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Directorates exclusively by a consideration of the circumstances which produce the largest revenue to the Companies; and the circumstances which produce the largest revenue are those which most induce travellers to avail themselves of railway facilities. As regards the public, it may easily be shown, that nothing is so desirable, for their interests, as to take advantage of all the opportunities afforded by railways. As regards railways, it is certain, that nothing is so profitable, because nothing is so cheaply transported, as passenger traffic. Goods traffic, of whatsoever description, must be more or less costly. Every article conveyed by railway requires handling and conveyance beyond the limit of the railway station ; but passengers take care of themselves, and find their own way, at their own cost, from the terminus at which they are set down. It is true, that passengers require carriages somewhat more expensive in their construction than those prepared for goods ; but this expense is compensated for by the circumstance that they are capable of running, and do run, a much greater number of miles, – that the weight of passengers is small in proportion to the weight of goods, – and that consequently the cost for locomotive power is less. It has been shown that 111,000,000 passengers, weighing 8,000,000 tons, have been conveyed, during the past year, over an average distance of 11 miles; yielding a revenue of more than £9,000,000 sterling. This gives, at the least, 2s. per ton per mile for the weight of passengers conveyed. Coals are conveyed, in some instances, at one halfpenny per ton per mile. It is to be recollected that trains are usually capable of transporting at least two or three times the number of passengers ordinarily travelling by them, and that the weight of the passengers, in all cases, is in extremely small proportion to the gross weight of a train, as, on an average, there will be 14 passengers to every ton, and each train will readily convey 200 passengers. The cost of running a train may be assumed in most cases to be about 15q. per mile; therefore 100 passengers, at five-eighths of a penny per mile per passenger, would give 5s. 24d. per train per mile, which may be taken as about the average of train earnings throughout the year. It is obvious, therefore, that any thing beyond five-eighths of a penny per mile per passenger may be rendered profitable, even if the passenger train is only half filled. Hence all Directorates should look to the maximum amount of


gross revenue to be derived from large passenger-traffic, which maximum amount is only to be obtained by affording enlarged public facilities and temptations to travel. It results, then, that the interests of the public and of the companies are identical, and not antagonistic. It is not necessary to this argument to conclude, that in all cases fares should be fixed at a minimum rate. On the contrary, they should be regulated by local circumstances and considerations of public convenience and facility. In London and other parts of the kingdom where the population is dense, and where millions desire conveyance over short distances, say, of from two to ten miles, low fares are indispensable, and wherever they have been tried, have proved thoroughly successful. As the average railway fare throughout the kingdom does not exceed 1s. 6d. per passenger, or the cost of conveyance, in a first-class carriage, from London to Wimbledon, a distance of seven miles and a half, it will be seen how preponderating a proportion of railway receipts arises entirely from local traffic;-that local traffic can be most completely developed, wherever there are centres of public attraction and interest;—and that whether to a Crystal Palace or to a country fair, or market, a low fare for a short distance, on the returnticket principle, or otherwise, is sure to pay. It is the lowness of price, in these cases, which is the real temptation to the population, and the fare should be regulated by that consideration. But there are other cases, in which the lowness of price will not be the consideration. In a journey, for instance, from London to Edinburgh, or to Aberdeen, the amount of time consumed is necessarily so large that, however low the fare, the great bulk of the public could not abandon other avocations for a sufficient interval to undertake the journey. No mere inducement of low fare, therefore, would be likely greatly to increase the traffic on so long a route. The public who have to perform so long a journey want, in such cases, high rates of speed, together with those increased comforts and conveniences which are the more needed by travellers in proportion to the length of their journey. Provided these are afforded, liberal fares may be demanded from the public for these longer routes. And from this argument it may be deduced, that an invariable policy of either high or low fares is equally vicious, if applied to all cases; that every case ought to be treated upon consideration of its local circumstances; and that a system which, under one condition of things, would be fatal, may, under another state of circumstances, be developed with success. The facilities afforded by Railways to the Post-office are, no doubt, of the highest public consequence. The speed which is attained in the transmission would appear at first to be the greatest item in the catalogue of those facilities; but it may be doubted if it is the most important. What is really of the greatest value to the Post-office, is the facility afforded for conveying bulk. It is not too much to say that, without railway facilities, the excellent plans of Mr. Rowland Hill for the reduction of the rates of postage, could not have been carried out to their full extent. The first essential to the success of those plans would have been wanting ; for there would have been no sufficient means of conveying the greatly increased mass of correspondence necessary to be carried, in order to render the reduced rates of postage profitable. The old mail coaches were never planned for bulk, which would, indeed, have been fatal to that regularity and speed upon which the Post-office could alone rely, as the means of securing to the Government the monopoly of the letter-carriage of the nation. The aggregate weight of the evening mails despatched from London, in 1838, in twenty-eight mail-coaches, amounted, as was shown by the Report of the Select Committee on Postage, to only 4 tons 6 cwt., or an average of about 33 cwt. per coach. But now, on a Friday night, when so many thousands of weekly papers are sent into the eountry, the Post-office requires, on the London and North Western Railway, not only the use of the travelling post-office which is provided for its convenience, but it occupies also six or eight additional vans. It is obvious, therefore, that if the existing system of the Post-office had been in operation, with the present results, in the days of mail-coach communication, not one mail alone, but fourteen or fifteen mails, such as were used in those days, would have been needed to carry on, with regularity, the Post-office traffic between (say) London and Birmingham. Nearly every coach that ran in 1830, between Birmingham and London, would now have been needed for Postoffice purposes, if the London and North Western Railway had not been brought into existence. The expenses would, consequently, have been so large, that a universal penny postage would have entailed a certain loss. For the great blessing, therefore,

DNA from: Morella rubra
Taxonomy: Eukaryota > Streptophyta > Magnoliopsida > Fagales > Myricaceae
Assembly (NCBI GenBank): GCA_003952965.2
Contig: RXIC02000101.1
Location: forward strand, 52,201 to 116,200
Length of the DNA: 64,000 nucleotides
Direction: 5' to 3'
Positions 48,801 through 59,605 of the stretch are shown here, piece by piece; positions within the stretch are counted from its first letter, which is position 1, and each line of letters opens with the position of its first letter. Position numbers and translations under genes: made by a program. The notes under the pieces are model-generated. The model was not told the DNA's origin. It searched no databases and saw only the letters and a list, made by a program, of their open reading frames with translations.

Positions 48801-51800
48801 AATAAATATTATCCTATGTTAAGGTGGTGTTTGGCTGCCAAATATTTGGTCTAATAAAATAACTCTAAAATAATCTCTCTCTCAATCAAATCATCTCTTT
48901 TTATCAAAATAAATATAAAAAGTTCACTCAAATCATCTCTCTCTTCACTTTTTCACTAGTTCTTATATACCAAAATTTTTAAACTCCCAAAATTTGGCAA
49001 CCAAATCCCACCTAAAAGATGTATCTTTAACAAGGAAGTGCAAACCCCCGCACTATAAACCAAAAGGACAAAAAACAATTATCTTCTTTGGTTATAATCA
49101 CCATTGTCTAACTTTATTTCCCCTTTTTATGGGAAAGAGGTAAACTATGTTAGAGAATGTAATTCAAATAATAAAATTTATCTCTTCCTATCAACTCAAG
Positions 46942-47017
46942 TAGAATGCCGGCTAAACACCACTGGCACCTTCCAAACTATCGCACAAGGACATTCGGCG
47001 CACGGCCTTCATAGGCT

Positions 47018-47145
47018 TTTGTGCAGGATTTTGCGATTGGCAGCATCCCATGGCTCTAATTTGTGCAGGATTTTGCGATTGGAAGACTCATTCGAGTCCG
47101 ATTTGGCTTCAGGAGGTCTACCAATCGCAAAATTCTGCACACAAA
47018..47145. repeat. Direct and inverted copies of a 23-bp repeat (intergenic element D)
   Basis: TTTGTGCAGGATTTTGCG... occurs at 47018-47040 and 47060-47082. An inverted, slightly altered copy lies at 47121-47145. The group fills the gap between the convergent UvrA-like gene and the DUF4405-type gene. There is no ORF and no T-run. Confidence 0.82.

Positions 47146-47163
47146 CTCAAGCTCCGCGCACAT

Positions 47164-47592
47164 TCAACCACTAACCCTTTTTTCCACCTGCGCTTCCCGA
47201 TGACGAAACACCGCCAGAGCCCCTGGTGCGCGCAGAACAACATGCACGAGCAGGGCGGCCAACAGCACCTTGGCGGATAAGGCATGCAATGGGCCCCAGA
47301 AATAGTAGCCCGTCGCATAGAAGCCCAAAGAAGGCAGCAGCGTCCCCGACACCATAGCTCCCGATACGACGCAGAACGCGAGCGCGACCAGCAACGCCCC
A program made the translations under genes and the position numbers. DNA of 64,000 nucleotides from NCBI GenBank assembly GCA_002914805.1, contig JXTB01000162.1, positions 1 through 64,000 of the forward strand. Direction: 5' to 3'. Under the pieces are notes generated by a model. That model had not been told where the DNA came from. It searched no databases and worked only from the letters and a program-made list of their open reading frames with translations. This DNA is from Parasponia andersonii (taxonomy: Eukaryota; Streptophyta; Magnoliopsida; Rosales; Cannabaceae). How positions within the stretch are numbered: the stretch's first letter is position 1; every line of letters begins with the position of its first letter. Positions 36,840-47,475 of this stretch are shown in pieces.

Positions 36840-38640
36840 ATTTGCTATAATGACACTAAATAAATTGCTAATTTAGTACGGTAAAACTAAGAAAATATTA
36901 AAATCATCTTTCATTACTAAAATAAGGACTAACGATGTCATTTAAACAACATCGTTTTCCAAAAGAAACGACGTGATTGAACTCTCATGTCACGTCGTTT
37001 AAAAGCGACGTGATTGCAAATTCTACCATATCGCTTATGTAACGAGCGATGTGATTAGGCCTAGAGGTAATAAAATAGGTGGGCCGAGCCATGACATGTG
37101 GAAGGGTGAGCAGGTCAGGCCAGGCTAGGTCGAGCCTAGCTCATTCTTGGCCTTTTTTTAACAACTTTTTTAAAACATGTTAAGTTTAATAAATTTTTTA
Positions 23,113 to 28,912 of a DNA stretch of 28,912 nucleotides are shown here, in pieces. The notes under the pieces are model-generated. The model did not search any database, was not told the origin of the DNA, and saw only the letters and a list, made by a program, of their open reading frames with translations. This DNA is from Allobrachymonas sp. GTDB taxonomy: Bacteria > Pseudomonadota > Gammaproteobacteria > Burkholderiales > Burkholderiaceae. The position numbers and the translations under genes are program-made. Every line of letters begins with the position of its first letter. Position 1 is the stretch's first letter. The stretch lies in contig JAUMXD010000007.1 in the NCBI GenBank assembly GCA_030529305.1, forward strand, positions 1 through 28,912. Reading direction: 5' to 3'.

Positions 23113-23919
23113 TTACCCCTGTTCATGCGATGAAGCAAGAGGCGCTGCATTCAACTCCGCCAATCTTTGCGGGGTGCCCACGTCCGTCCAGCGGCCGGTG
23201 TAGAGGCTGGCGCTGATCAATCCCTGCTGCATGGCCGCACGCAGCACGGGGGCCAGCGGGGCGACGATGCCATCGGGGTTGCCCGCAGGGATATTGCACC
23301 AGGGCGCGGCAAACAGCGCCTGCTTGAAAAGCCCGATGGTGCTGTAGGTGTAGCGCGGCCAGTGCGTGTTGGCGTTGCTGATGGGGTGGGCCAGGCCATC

derived from cheap postal communication, the nation is, in a great degree, indebted to the facilities offered by railways. It must be borne in mind, here, that the boon conferred upon the public is not limited to written correspondence. Viewed in reference to the postal facilities they afford, the railways are the great public instructors and educators of the day. Contrast the size of “The Times” in 1830 and in 1856. Do you suppose that the huge mass of paper, which you are permitted to forward by to-night's post, would have been conveyed upon the same terms, if the means of conveyance had remained limited to the mail and its four horses? Look at the immense mass of Parliamentary Reports and documents, now distributed every session, amongst all the constituencies of the empire, at almost a nominal charge. To what do the public owe the valuable information embodied in those documents, but to railways? Except as parcels by waggons, or by canal boats, they never could have been conveyed, prior to the existence of the railway system; and if they never could have been distributed, we may rely upon it that they never would have been printed. The reasoning which applies to “The Times” and to State papers, applies to newspapers generally, and to the distribution of the Prices Current of merchants, and of magazines, monthly publications, and bulky parcels of every description. Without railway facilities they would probably never have been circulated at all,—certainly they never could have been circulated to the extent necessary to make them profitable. Hence, the railway, as before observed, is the great engine for the diffusion of knowledge. Bearing these things in mind, it is obviously the duty of the Government and of the Legislature to deal with railways upon an enlarged and liberal basis, in respect to all matters relating to postal communication. It is, no doubt, of the highest importance to the public, that the advantages railways are capable of affording to the Post-office should be secured. Looking to the public interest, it is difficult, if not altogether impossible, to contend against any Act of Parliament that peremptorily insists upon postal facilities being afforded, to the full extent they may be required for the public interest. At the same time, whilst we may admit that railways have a duty to perform to the nation, in facilitating postal communication, it is clear that the peculiar and extraordinary advantages they afford in that respect, entitle them to a large share of consideration and to very liberal compensation for the work which they perform. It does not, however, altogether appear that the Companies have, hitherto, always been met by the Post-office in the way in which they conceive themselves entitled to be treated. No fault, on this account, attaches to the Post-office officials, who execute their arduous and important labours with very commendable zeal and with all possible courtesy; but the system of the Government has been to require heavy service, and to allow the Companies little or no profit for its performance. A rent is paid, amounting to a fair rate of interest upon cost, for the carriages and vans which are employed upon a line; with, in addition, the exact amount of haulage and other special current expenses, which can be proved to be entailed by the conveyance of the mails; but should it chance, that upon any line the ordinary trains do not suit Postoffice purposes, the Companies may be compelled to put on trains at suitable hours for the mails, for which, ordinarily, very little remuneration is allowed, beyond the absolute outlay which the running of such trains can be proved to have entailed. The effect of this must naturally be, to make Railway Companies indifferent to postal traffic. It is needless to point out how seriously this must be to the public disadvantage. If Railway Companies had an interest in developing postal as well as passenger communication, what facilities might not be afforded to the people ! It is beginning to be found, from the great bulk of correspondence requiring delivery, especially in London, that uncertainty, irregularity, and delay are becoming more and more frequent at the Post-office. If Railway Companies were interested in postal intercourse, nothing would be easier for them than to make arrangements, whereby the deliveries, being rendered much more frequent, might entail much less duty at one given hour. Increased rapidity, certainty, and regularity, would be thereby obtained; advantages which, with the means now at the disposal of the Post-office, and with its vastly and rapidly increasing business, there seems but little prospect of the Government alone being able to secure. The Post-office has recently absolutely entered into competition with the Railway Companies. As carriers, the Companies derived considerable profit from parcels. The Post-office, finding that railways afford the means of carrying any quantity of bulk,